Microsoft won’t say if its products were exploited by spyware zero-days

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Microsoft has released patches to fix zero-day vulnerabilities in two popular open-source libraries that affect several Microsoft products, including Skype, Teams, and its Edge browser. But Microsoft won’t say if those zero-days were exploited to target its products, or if the company knows either way.

The two vulnerabilities — known as zero-days since developers had no advance notice to fix the bugs — were discovered last month, and both bugs have been actively exploited to target individuals with spyware, according to researchers at Google and Citizen Lab.

The bugs were discovered in two common open-source libraries, webp and libvpx, which are widely integrated into browsers, apps and phones to process images and videos. The ubiquity of these libraries coupled with a warning from security researchers that the bugs were abused to plant spyware prompted a rush by tech companies, phone makers, and app developers to update the vulnerable libraries in their products.

In a brief statement Monday, Microsoft said it had rolled out fixes addressing the two vulnerabilities in the webp and libvpx libraries which it had integrated into its products, and acknowledged that exploits exist for both vulnerabilities.

When reached for comment, a Microsoft spokesperson declined to say if its products had been exploited in the wild, or if the company has the ability to know.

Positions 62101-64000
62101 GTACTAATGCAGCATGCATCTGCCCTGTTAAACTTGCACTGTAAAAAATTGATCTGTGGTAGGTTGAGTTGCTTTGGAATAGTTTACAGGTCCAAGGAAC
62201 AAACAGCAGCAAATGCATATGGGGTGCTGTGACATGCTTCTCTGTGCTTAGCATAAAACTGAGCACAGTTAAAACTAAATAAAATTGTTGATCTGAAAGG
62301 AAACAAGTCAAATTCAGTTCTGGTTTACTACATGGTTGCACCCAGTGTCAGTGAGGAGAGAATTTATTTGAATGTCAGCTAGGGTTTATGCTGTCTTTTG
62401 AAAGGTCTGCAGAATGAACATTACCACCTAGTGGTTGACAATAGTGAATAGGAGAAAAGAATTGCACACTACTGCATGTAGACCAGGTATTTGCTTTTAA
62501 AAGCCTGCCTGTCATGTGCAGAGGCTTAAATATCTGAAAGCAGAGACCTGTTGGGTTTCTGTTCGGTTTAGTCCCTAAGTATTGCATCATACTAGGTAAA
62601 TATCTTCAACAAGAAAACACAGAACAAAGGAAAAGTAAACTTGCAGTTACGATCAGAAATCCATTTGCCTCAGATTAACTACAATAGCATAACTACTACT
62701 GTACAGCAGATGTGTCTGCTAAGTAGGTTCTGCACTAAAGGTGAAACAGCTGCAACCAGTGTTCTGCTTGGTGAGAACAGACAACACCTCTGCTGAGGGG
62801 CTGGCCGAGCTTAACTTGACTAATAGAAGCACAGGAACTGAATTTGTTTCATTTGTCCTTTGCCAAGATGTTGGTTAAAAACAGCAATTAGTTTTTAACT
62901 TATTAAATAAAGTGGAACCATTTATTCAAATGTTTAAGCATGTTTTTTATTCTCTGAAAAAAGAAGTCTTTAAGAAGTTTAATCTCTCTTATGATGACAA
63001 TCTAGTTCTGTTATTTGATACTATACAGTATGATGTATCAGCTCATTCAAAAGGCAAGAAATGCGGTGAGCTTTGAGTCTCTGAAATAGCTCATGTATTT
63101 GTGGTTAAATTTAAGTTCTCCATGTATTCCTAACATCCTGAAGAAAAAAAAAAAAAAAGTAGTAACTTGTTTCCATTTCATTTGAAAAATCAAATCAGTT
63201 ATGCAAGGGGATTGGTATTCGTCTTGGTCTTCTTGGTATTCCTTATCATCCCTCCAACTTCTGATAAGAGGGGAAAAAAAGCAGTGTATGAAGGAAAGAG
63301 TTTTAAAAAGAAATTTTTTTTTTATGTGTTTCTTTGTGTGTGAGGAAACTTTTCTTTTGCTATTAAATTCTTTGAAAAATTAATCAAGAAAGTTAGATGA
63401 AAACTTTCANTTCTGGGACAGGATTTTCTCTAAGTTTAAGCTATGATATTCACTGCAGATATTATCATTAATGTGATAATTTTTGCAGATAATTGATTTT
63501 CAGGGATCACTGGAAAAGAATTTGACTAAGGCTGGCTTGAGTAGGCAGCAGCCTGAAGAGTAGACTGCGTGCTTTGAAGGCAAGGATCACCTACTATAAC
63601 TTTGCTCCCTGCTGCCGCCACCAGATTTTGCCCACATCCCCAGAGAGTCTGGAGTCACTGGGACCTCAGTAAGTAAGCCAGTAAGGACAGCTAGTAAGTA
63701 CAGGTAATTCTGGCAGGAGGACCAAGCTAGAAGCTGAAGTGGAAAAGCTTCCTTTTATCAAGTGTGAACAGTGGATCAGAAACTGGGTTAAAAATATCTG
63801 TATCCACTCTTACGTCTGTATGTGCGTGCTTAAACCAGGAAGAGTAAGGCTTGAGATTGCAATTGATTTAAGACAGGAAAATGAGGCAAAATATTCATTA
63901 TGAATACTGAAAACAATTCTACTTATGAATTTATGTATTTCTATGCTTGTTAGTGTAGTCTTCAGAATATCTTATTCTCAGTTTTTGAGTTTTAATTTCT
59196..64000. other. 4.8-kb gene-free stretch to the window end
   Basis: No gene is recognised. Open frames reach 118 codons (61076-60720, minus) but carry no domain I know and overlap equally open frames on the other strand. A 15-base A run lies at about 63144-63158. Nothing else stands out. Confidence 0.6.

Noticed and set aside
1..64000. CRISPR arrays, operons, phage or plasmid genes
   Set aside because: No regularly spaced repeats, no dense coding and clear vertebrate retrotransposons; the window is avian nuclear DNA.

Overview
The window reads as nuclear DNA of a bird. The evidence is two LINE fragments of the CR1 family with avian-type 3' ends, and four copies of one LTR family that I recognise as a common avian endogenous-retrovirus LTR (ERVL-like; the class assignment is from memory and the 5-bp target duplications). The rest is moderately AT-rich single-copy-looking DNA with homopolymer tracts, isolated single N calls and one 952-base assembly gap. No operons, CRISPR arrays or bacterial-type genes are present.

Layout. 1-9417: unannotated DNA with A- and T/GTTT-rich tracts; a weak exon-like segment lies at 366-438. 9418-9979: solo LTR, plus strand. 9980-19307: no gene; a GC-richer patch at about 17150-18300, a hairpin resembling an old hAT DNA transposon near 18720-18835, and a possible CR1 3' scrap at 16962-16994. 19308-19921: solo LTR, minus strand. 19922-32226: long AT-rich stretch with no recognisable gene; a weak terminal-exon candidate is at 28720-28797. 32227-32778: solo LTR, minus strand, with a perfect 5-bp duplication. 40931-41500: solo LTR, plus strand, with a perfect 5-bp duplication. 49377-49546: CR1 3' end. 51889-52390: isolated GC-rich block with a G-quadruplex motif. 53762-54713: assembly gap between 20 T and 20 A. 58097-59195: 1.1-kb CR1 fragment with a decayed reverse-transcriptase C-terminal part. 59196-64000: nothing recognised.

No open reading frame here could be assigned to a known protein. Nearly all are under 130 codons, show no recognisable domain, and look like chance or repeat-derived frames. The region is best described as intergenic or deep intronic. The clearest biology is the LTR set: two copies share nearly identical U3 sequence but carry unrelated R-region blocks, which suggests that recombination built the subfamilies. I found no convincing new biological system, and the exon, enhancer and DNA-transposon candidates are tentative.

Security researchers at Citizen Lab said in early September that they had discovered evidence that NSO Group customers, using the company’s Pegasus spyware, had exploited a vulnerability found in the software of an up-to-date and fully-patched iPhone.

According to Citizen Lab, the bug in the vulnerable webp library that Apple integrates in its products was exploited without requiring any interaction from the device owner — a so-called zero-click attack. Apple rolled out security fixes for iPhones, iPads, Macs and Watches, and acknowledged the bug may have been exploited by unknown hackers.

Google, which relies on the webp library in Chrome and other products, also began patching the bug in early September to protect their users from an exploit that Google said it was aware “exists in the wild.” Mozilla, which makes the Firefox browser and Thunderbird email client, also patched the bug in its apps, noting that Mozilla was aware the bug had been exploited in other products.

Later in the month, Google security researchers said they found another vulnerability, this time in the libvpx library, which Google said had been abused by a commercial spyware vendor, which Google declined to name. Google rolled out an update to fix the vulnerable libvpx bug integrated into Chrome soon after.

Apple issued a security update on Wednesday to fix the libvpx bug in iPhones and iPads, along with another kernel vulnerability that Apple said exploited devices running software earlier than iOS 16.6.

As it turned out, the zero-day in libvpx also affected Microsoft products, though it remains unclear if hackers were able to exploit it against users of Microsoft products.

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